In 2016, FIs were more vigilant about notifying their customers of fraud than ever before. That is the result of several contributing factors, not the least of which are new processes and increasing use of better technology. One of the most oft-discussed reasons for FIs increasing alertness, however, is their growing attention to online criminal communities. Whether FIs are interacting with criminals directly through their internal teams or receiving alerts from vendors about potential customer data being traded on underground forums, they are increasingly protecting customers through their use of subterfuge. This report explores this process, the motivation for FIs, and the thorny issues that can occur when FIs go undercover.

Key questions discussed in this report:

  • What was the relationship between data breaches and fraud in 2016?  
  • What kinds of banking information is bought and sold on criminal forums?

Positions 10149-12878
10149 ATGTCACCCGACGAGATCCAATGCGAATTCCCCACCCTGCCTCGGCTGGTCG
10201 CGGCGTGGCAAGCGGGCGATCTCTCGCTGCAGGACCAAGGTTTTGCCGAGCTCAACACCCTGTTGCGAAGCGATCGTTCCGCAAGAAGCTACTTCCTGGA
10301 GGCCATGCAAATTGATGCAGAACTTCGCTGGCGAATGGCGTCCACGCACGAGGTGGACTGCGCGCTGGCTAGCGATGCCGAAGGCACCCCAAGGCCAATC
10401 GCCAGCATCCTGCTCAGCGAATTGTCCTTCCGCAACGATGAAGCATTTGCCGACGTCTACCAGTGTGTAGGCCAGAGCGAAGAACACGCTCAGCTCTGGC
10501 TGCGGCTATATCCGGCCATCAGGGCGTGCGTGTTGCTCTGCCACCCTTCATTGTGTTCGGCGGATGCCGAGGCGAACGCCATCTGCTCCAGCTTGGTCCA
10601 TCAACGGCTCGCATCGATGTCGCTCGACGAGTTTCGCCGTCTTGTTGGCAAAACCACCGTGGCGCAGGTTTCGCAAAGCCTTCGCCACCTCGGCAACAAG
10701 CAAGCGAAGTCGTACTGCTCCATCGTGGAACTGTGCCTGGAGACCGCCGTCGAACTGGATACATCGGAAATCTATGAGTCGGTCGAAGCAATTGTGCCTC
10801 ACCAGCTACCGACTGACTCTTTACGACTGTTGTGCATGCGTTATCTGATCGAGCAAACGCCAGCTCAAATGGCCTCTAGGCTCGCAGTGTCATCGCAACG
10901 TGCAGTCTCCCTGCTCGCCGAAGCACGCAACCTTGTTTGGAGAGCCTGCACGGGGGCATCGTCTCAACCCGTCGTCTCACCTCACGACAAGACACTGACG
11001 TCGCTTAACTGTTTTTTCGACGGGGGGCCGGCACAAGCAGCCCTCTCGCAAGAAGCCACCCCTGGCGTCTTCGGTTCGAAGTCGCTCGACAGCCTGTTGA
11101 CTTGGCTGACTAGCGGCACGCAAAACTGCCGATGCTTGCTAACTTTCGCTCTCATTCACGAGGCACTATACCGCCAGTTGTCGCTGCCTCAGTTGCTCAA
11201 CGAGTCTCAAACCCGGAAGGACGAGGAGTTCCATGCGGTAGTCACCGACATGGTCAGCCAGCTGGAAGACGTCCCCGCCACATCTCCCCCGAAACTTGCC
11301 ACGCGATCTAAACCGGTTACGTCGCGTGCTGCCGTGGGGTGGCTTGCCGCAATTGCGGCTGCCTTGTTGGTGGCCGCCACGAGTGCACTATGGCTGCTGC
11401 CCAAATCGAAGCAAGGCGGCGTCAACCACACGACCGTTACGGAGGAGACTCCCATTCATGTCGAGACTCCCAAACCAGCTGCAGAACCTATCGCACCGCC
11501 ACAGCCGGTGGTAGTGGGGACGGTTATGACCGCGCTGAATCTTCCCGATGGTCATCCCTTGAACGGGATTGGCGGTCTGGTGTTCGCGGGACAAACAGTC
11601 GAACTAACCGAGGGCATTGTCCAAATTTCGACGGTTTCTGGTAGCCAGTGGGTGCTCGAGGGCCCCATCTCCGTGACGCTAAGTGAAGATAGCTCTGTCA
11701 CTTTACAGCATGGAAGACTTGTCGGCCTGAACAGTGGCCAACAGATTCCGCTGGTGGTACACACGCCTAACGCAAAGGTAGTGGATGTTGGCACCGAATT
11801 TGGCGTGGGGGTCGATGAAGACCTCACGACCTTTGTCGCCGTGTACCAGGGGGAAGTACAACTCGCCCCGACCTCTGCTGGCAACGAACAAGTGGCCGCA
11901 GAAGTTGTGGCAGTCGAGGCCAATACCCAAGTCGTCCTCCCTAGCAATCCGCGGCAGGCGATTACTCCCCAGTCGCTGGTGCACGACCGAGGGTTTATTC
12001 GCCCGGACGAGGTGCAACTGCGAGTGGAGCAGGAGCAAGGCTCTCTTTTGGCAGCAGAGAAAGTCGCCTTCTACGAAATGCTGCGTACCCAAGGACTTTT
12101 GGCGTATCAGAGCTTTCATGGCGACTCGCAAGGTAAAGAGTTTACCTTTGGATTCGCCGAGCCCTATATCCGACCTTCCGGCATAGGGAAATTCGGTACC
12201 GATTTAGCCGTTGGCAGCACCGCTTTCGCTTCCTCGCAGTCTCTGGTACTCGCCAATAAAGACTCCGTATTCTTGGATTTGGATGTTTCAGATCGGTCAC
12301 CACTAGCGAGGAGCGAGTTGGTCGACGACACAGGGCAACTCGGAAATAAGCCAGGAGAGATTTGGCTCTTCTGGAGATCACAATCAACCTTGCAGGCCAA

• What outcomes come from FIs conducting online surveillance of criminals?
  • What circumstances exist that would cause companies, or their vendors, to exchange payment for that data?
  • What legal and ethical concerns that exist when performing such operations?

Consumer data in this report is based on information collected in a random-sample panel survey: 

  • November 2016 survey of 5,028 consumers. For questions answered by all 5,028 respondents, the maximum margin of sampling error is +/- 1.40 percentage points at the 95% confidence level. 

Javelin also conducted a series of interviews involving industry executives and other relevant stakeholders to gain an understanding into the process of obtaining and using breached data.  Interviewees represented a variety of organizations, including financial institutions, state and federal law enforcement agencies, and security vendor